Giant cell arteritis with low erythrocyte sedimentation rate: frequency of occurence in a population-based study

Arthritis Rheum. 2001 Apr;45(2):140-5. doi: 10.1002/1529-0131(200104)45:2<140::AID-ANR166>3.0.CO;2-2.


Objective: To determine the frequency of a low erythrocyte sedimentation rate (ESR) in patients with giant cell arteritis (GCA) and evaluate their clinical features in a defined population.

Methods: A total of 167 patients with GCA were identified in the population of Olmsted County, Minnesota, between the years 1950 and 1998 using methods described in previous studies. All fulfilled American College of Rheumatology criteria for GCA.

Results: In 9 of the 167 patients the ESR was less than 40 mm/hour (Westergren method) at diagnosis. These patients had less frequent systemic symptoms and visual symptoms than the others. No patient with low ESR developed blindness. Other manifestations were similar in those with low and those with high ESR. The response of symptoms to prednisone treatment was within 1 week, and after a median of 25 days of therapy the median ESR dropped from 19 mm/hour to 3 mm/hour. The median duration of glucocorticoid therapy in the 9 patients was 21.5 months and median followup after diagnosis was 12.5 years. Over a long period of observation (median 44 years) in the 9 patients with low ESR, 9 inflammatory events other than GCA were observed in 7 patients. The ESR was normal in 7 of these 9 other events.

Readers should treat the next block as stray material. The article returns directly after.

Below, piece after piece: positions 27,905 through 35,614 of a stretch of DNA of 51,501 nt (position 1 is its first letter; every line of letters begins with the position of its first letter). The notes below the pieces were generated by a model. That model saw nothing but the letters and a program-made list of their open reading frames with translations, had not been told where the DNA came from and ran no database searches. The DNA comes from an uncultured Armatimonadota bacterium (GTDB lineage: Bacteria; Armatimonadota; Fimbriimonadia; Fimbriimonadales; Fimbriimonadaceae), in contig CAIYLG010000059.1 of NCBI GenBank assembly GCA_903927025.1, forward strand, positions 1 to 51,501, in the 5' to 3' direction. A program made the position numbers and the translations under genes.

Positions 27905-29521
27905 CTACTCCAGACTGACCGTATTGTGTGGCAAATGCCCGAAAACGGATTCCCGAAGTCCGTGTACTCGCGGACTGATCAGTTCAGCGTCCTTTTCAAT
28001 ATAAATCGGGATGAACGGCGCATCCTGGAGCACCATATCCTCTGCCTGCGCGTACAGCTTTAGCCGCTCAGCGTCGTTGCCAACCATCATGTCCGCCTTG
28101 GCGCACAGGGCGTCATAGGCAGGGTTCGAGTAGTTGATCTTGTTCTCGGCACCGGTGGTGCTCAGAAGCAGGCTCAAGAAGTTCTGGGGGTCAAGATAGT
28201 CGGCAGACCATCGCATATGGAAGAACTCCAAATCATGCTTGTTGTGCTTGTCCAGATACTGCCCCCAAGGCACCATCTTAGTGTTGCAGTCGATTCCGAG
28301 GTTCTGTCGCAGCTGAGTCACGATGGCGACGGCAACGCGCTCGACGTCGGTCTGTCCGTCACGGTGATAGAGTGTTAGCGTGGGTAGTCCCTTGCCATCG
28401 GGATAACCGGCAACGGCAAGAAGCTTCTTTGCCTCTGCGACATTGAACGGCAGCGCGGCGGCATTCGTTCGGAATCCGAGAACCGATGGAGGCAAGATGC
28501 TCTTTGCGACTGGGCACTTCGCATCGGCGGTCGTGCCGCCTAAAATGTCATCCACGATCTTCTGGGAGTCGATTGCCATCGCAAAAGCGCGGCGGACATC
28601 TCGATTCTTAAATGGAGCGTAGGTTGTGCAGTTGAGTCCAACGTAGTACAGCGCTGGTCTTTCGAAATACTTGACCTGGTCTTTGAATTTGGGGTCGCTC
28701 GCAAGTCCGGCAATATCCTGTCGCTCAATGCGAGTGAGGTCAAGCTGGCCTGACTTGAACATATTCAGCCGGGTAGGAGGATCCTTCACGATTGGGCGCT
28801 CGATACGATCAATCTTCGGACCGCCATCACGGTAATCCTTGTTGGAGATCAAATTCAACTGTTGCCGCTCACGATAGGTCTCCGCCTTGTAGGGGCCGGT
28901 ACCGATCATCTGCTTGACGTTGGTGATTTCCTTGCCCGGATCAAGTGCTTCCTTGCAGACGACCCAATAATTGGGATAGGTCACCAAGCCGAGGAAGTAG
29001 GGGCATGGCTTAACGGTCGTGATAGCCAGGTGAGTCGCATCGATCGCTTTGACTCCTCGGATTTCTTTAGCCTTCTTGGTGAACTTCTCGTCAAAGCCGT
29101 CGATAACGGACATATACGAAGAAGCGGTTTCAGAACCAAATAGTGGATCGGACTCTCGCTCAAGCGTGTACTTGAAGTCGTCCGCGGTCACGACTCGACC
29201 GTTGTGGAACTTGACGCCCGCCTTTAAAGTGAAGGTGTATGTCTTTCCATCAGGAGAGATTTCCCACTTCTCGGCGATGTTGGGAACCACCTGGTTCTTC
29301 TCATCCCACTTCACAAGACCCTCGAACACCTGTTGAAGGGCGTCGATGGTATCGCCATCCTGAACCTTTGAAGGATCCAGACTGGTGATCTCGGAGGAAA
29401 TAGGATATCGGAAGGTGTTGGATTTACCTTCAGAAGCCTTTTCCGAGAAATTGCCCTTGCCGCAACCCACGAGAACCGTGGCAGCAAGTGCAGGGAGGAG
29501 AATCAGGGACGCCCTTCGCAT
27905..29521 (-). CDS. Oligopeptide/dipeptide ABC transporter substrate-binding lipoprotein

Conclusion: A low ESR in active GCA is not a rare occurrence. Causes may include localized arteritis in some patients and an inability to mount an acute phase serologic response in others.

MeSH terms

  • Adult
  • Aged
  • Aged, 80 and over
  • Blood Sedimentation
  • Female
  • Giant Cell Arteritis / blood*
  • Giant Cell Arteritis / drug therapy
  • Giant Cell Arteritis / epidemiology
  • Humans
  • Male
  • Middle Aged
  • Minnesota / epidemiology
  • Prednisone / therapeutic use


  • Prednisone